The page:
Korean food is not considered one of the world's great cuisines, but it has to be one of the most addictive. I've received emails from servicemen who had extended tours there, and they speak of an almost religious need to get a fix of it occasionally. My brother-in-law and sister-in-law spent years there when he was manning missile defense systems, and the food is on the top of their list of what they miss about Korea.

Thus I had to bring them along as tour guides/storytellers when I visited Seoul, a restaurant that opened late last year in a space on Coffee Road just north of Rosedale Highway that was last occupied by Toro Sushi, which moved into the larger space in the same shopping center that was originally occupied by Camille's Sidewalk Cafe. Not a lot has been done to the interior, the weakest aspect of the restaurant, but the food is as authentic as it comes based on my admittedly non-native sensibilities as well as the word of my in-laws, Chad and Megan.

The craziest aspect of dining here are the 13 small bowls of food they bring out before the entrees, called banchan in Korean cuisine. Sure we can recognize many of them --American-style potato salad, the classic kimchi, tofu, bean sprouts, cooked spinach -- but others are just sampling in the dark. I'd bet that neophytes would appreciate a laminated card with pictures, labels and descriptions, as many sushi restaurants provide. It's all about comfort levels as well as education for the less-experienced diners if business is to expand.

Fortunately we were dining with Chad and Megan, who had recently returned from an Army posting in South Korea. When they first arrived in the Asian country, they were apprehensive of Korean food but grew to love it. So it's a high compliment to the restaurant when the two praised the food they were served at Seoul.

"If we lived here, we'd be visiting regularly," Megan said.

They mentioned there are literally hundreds of versions of kimchi and spotted several in the bowls of banchan brought out, including a jalapeno kimchi, zucchini kimchi, dried fish kimchi, spinach kimchi and pickles kimchi-style. Anything with the distinctive red dots from the peppers and the vinegary presence is probably a variation on kimchi.

I recall tales from my dad, a cook in the Air Force who was stationed in Korea, talking about how the Korean soldiers needed it shipped to them at the front lines and how it had to be included in all three meals every day.

Other banchan choices on our visits included oodong (fish cakes), anchovies and pickled radish. Per Korean tradition, any of these bowls will be refilled at your request like chips and salsa at a Mexican restaurant (a waiter came by late in the meal to ask if we wanted more of any of them).

We ordered a lot of what my in-laws came to love during their stay in Korea, such as Mandu ($8.99), which are most similar to Chinese potstickers. They mentioned that in Korea, they come steamed or fried; these were "lightly fried," according to the menu, which means halfway. Not completely crispy. Inside was a wonderful mix of finely chopped shrimp and vegetables, though Chad said all varieties of meat are available back there.

We also ordered the job chae ($9.99), clear sweet potato noodles stir-fried in sesame oil with bulgogi and vegetables. It's like a soup with fantastic ingredients, though Chad noted the combination of soy sauce, sesame oil and a bit of sweetness is what makes that dish irresistible. The bulgogi is the thinly sliced beef usually presented on a sizzling platter with white onion strands, and it's also memorable here with white rice. Other ingredients in the job chae included white onions, mushrooms, red peppers, carrots and spinach.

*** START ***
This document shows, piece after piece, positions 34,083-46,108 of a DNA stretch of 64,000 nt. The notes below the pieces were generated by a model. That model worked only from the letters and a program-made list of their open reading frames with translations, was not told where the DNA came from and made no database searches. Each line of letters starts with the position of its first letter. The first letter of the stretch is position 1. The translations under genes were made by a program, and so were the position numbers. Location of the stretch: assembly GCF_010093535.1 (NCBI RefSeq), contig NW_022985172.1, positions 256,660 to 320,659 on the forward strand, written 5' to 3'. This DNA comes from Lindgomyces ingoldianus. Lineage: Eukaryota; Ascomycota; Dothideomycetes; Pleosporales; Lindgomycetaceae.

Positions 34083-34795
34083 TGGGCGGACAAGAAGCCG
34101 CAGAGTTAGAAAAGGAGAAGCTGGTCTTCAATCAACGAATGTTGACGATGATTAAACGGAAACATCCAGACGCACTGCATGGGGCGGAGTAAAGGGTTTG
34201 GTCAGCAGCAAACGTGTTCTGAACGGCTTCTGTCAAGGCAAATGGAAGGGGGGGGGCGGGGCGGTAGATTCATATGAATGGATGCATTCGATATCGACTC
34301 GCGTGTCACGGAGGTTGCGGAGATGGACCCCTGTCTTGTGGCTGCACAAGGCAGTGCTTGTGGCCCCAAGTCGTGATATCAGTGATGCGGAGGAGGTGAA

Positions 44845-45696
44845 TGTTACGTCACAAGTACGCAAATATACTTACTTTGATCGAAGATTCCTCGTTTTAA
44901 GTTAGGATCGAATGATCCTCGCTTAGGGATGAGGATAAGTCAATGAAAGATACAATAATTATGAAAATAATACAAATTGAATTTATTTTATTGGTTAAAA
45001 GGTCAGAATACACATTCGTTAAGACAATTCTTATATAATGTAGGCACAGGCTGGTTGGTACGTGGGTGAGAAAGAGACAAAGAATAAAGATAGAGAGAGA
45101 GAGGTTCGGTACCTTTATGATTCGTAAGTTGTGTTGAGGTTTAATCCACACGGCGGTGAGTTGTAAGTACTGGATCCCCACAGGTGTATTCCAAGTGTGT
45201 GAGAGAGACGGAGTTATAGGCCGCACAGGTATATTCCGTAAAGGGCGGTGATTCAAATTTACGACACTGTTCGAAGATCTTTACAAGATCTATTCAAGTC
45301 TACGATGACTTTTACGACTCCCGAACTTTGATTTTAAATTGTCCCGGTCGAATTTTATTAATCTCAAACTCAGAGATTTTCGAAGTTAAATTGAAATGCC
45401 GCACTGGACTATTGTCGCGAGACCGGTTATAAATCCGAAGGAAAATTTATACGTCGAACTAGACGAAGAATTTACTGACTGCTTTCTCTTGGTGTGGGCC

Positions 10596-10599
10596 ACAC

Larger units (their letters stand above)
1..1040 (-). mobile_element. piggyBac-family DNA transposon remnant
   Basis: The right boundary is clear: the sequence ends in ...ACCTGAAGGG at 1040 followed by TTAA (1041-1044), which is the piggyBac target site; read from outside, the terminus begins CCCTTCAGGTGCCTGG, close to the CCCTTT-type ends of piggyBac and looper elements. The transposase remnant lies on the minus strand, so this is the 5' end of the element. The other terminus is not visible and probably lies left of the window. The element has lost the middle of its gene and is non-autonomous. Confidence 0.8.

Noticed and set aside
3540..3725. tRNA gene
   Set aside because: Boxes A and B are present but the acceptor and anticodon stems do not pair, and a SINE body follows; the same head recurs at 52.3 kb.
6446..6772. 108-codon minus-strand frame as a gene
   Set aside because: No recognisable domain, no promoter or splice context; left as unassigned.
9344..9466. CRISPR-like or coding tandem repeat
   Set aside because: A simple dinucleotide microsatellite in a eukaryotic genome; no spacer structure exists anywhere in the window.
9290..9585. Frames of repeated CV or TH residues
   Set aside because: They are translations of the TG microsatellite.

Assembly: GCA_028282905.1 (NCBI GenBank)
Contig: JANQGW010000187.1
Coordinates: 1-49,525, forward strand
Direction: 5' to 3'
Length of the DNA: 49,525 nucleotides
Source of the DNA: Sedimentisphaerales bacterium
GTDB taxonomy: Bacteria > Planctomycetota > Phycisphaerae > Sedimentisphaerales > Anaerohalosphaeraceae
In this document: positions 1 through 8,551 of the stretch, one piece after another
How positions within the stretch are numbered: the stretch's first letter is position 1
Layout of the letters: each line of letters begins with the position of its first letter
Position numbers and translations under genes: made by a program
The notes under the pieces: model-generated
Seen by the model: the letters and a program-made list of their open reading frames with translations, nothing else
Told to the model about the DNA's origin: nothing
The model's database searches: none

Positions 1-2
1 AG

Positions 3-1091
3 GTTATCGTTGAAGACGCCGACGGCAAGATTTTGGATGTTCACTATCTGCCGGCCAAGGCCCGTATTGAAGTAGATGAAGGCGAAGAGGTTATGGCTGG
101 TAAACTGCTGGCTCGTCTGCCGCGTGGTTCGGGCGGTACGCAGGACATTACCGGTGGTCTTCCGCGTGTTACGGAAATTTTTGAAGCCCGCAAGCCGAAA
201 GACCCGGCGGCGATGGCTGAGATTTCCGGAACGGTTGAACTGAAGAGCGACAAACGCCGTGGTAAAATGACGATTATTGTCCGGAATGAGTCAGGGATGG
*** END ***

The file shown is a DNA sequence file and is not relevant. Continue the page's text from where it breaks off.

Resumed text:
On another visit, I ordered the kalbi ($17.99), while my companion selected the Hot Bowl BiBimBap ($11.99). The kalbi is made with beef short ribs, thinly sliced and bone left in, marinated in soy and garlic and cooked on an open fire. I know short ribs are a trendy cut of beef right now, but I've always thought the Koreans handle this tough cut the best. Served with rice and lots of grilled onions and sesame seeds and requiring you to deftly cut away the bone and gristle, it was an exceptional choice, brought to the table on a sizzling platter like fajitas.

My companion's choice with the funny name (it sounds like something you'd say when trying to avoid using swear words) is a classic Korean bowl creation made with rice, which gets crunchy brown at the bottom from the sizzling stone bowl, thinly sliced beef and sauteed vegetables -- carrots, zucchini, spinach, bean sprouts and mushrooms. The crowning touch was a runny egg that got popped and drizzled down through the layers of this huge bowl.

Seoul also offers 13 different soups and stews.

Service from the small staff was efficient and pleasant. They want to spread the word about their cuisine, but most of the customers when we visited seemed to know their way around a Korean menu.

Korean pop music was playing in the background, and, yes, That Overplayed Song by Psy did make an auditory appearance. We rode our imaginary horses in his honor.

There were some concessions to American style, Megan noted. In Korean restaurants a water bottle is left on the table and you're expected to refill your glass as needed (here, the hostess did that).

Napkins are a rarity back in Korea, though we were given cloth napkins here. And when the waitress brought our bill, she presented it with her hand very close to her wrist, a gesture Megan said is a sign of high respect.

If I were to present this review to the restaurant's owners manually, I would do the same.

Seoul can be recommended for a fine dining experience.